While all of these proposed changes are legitimate improvements, it’s (of course) impossible to please every special interest group that will be affected by new labeling regulations. Although consumers themselves will doubtlessly benefit, consumer advocates are disappointed because they were lobbying for changes like indicating added sugars, saturated fats, and trans fats in a bold, colored font to indicate that they are present in high amounts. On the other side of the argument are food manufacturers and retailers who worry about the cost of new labeling requirements and what the new information might mean for buying behavior.

The bad news is that these proposed food labeling requirements are not slated to take effect for at least two years. The good news is that the FDA has put in place a very robust process designed to allow stakeholders to “weigh in” and contribute their suggestions. You can learn more about that process at www.regulations.gov and searching for the term “food labeling”.

 

The Truth About the “Five-Second Rule”

The Truth About the “Five-Second Rule”

5-second-popsicle
5-second-popsicle

You’ve probably heard of the “five-second rule”. That’s the tongue-in-cheek saying some kids and young adults use when they accidentally drop a piece of food on the floor but pick it up and eat it anyway. According to the “rule”, food isn’t likely to become significantly contaminated with bacteria if it remains on the floor less than five seconds. Or at least that’s what we tell ourselves when we quickly grab that fallen potato chip before the cat gets it, brush it off, and stick in in our mouths (hopefully without anyone noticing). Most of us probably suspect this isn’t a great idea while we’re doing it, but is there actually any evidence to support the five-second rule?

Well, for those who admit to having done this once or twice in their lives (you know who you are…), you can feel a little bit better about it because there is some research that suggests the five-second rule might be valid.

Science has actually been studying the five-second rule for some time. In 2003, Dr. Jillian Clarke (then an intern and now a Ph.D.) analyzed the floors of the labs, dormitories, and cafeterias of the university she was attending, and found that far fewer bacteria were found than expected, possibly because most of the surfaces were dry, and thus did not encourage bacterial growth. She also found that very few “test foods” were significantly contaminated by E. coli bacteria from brief exposure to a surface that contained it.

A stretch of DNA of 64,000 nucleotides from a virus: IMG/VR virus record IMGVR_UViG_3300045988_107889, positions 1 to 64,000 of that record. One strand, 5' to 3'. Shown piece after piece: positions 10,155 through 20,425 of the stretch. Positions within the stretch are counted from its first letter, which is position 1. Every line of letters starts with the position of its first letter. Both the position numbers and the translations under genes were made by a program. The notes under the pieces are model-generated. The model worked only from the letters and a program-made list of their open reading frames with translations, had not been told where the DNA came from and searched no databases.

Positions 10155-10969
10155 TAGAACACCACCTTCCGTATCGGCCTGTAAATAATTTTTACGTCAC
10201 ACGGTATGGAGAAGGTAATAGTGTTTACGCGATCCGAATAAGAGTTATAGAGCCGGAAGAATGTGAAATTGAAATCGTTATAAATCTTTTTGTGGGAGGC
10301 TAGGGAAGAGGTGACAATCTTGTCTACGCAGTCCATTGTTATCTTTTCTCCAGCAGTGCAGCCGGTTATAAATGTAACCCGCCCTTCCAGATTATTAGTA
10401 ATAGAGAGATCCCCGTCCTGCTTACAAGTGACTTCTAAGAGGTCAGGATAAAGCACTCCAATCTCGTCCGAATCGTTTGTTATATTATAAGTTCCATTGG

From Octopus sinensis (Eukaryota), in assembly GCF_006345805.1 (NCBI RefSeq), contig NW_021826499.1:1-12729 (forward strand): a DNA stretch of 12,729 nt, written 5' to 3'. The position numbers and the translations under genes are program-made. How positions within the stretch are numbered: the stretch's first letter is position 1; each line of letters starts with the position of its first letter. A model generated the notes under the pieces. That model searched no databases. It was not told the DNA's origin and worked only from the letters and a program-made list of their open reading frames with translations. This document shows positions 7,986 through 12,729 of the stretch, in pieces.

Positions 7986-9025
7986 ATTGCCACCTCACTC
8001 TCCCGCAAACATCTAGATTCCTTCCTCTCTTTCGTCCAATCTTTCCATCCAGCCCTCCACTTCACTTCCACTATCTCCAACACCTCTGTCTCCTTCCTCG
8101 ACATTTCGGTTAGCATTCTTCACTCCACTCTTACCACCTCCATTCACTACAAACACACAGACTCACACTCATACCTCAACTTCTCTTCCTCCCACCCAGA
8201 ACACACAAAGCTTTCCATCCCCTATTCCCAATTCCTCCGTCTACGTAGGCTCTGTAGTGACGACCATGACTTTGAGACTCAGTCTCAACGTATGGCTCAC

A more recent study conducted at Aston University in Great Britain confirms her findings. The research team, led by Professor Anthony Hilton, studied a number of different floor surfaces and locations (carpeted floors, laminated floors, and tiles) with a variety of foods (toast, pasta, cookie, and a sticky candy) to see how much E. coli and Staphylococcus bacteria they attracted when dropped on these floors.

Unsurprisingly—as the five-second rule implies—time is a factor. The longer the food stayed in contact with the floor surface, the more likely it was that contamination would occur. There were also differences found in the floor surface itself, with carpeted floors being “safer” in terms of contamination than tiles. Says Hilton, “We have found evidence that transfer from indoor flooring surfaces is incredibly poor with carpet actually posing the lowest risk of bacterial transfer onto dropped food.”

That said, the moister the food, the more likely it was to pick up bacteria. The other major factor to be considered is (as in real estate) “location, location, location”. That is, certain locations are dirtier than others, and thus more likely to result in bacterial contamination, even if you beat the five-second buzzer. Bathrooms are, not surprisingly, high risk – don’t even think of employing the five-second rule there. Your kitchen floors, especially if you cook a lot of chicken, might be more likely sources of salmonella and other bacteria than, say, your living room or dining room. And among the dirtiest surfaces they tested were the dining tables in restaurants, because they have been “wiped clean” with cloths that were rarely changed and washed themselves.

So Dr. Hilton’s recommendation is to use your own common sense when tempted to invoke the five-second rule. If you accidentally drop a piece of food, take one second of your five noticing the location you’re in, and another second to determine the nature of the surface the food fell on. Then you’ve still got three seconds left to decide whether to pick it up and eat it.